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Ben Jones
Ben Jones, UK Lawyer
Category: Law
Satisfied Customers: 49836
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My daughter is at university in Manchester and worked at the

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My daughter is at university in Manchester and worked at the Milton Club as a cocktail waitress at the weekends to fund her studies, as she is from Kent. She was on a zero contract and in her probationary period. On the night in question in intervened in a fight between two men, fortunately was not hurt, however at the end of the evening, her immediate manager offered her some "leftover vodka" from a bottle a client had paid for but not drunk. They both had a drink, at which point the senior manager came in and sacked both of them on the spot. She has appealed, with the Club, but has now been told that she is not entitled to her Christmas bonus because she was sacked for serious misconducted and theft!!! She travelled from Kent at her on expense to work at the Club for New Year and then dismissed! Does she have any rights?
Kind regards
Elizabeth Barton
Customer: replied 2 years ago.
She has not been given a verbal/writing warning or the chance to explain the situation!!
Hello are you asking if she can challenge the dismissal?
Customer: replied 2 years ago.
Well, she has spoken to a current employee who suggested she should try and work at a "sister club" but the manager who sacked her also manages said club so basically, yes!
How long exactly did she work there for and did she have a contractual notice period?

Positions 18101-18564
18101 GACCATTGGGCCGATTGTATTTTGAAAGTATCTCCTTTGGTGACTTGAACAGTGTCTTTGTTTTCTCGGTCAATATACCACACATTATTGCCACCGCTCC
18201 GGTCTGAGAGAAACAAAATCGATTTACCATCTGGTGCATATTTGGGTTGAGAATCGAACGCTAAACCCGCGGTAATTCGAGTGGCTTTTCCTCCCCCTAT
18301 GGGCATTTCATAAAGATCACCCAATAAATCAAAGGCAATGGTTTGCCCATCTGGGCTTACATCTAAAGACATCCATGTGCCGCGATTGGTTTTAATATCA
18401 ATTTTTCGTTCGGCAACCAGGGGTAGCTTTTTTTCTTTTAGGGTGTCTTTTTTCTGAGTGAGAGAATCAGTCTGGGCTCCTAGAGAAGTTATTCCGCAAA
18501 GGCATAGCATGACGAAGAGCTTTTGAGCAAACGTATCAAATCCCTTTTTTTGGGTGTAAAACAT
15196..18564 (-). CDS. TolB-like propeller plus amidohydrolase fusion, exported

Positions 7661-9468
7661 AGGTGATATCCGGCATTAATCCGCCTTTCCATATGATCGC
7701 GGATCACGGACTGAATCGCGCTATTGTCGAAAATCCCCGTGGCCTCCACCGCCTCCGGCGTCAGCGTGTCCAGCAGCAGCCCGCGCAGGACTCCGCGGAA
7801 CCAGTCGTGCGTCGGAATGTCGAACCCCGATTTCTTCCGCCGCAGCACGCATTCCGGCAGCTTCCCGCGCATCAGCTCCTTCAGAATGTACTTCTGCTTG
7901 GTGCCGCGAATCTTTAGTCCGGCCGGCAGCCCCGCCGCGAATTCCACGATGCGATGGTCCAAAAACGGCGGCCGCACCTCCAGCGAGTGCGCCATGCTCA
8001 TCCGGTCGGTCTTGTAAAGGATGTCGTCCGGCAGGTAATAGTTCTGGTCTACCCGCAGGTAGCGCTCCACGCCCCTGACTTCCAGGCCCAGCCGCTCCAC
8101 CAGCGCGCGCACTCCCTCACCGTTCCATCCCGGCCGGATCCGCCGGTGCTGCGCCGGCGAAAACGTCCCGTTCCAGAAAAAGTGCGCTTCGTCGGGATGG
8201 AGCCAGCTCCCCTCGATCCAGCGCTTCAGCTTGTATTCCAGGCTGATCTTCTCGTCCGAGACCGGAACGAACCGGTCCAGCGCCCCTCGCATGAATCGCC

Customer: replied 2 years ago.
She worked there for approx. 2 months, her probationary period was 3 months but she had not signed a contract nor, been given a handbook from the Club to inform her of their protocol etc.
If she has been continuously employed at her place of work for less than 2 years then her employment rights will unfortunately be somewhat limited. Most importantly, she will not be protected against unfair dismissal. This means that her employer can dismiss her for more or less any reason, and without following a fair procedure, as long as their decision is not based on discriminatory grounds (i.e. because of gender, race, religion, age, a disability, sexual orientation, etc.) or because she was trying to assert any of her statutory rights (e.g. requesting maternity leave, etc.). If the dismissal had nothing to do with any of the above exceptions then she would not be able to challenge it and her only protection would be if she was not paid her contractual notice period, because unless she was dismissed for gross misconduct, she would be entitled to receive her contractual notice period. If she did not have a written contract in place she would be entitled to the minimum statutory notice period of 1 week. However the reasons here could amount to gross misconduct in the eyes of the employer because she was seen drinking alcohol from the club on the premises. The reality may have been completely different but it would come down to what the employer genuinely believed happened. In any event, it would be the best she can hope for – a week’s notice, without being able to challenge the dismissal itself. I'm sorry if this is not necessarily the answer you were hoping for, however I do have a duty to be honest and explain the law as it actually stands. This does mean delivering bad news from time to time. I hope you understand and would be happy to provide any further clarification if needed. If you are still satisfied with the level of service you have received I would be grateful if you could please take a second to leave a positive rating by selecting 3, 4 or 5 starts at the top of the page. Thank you
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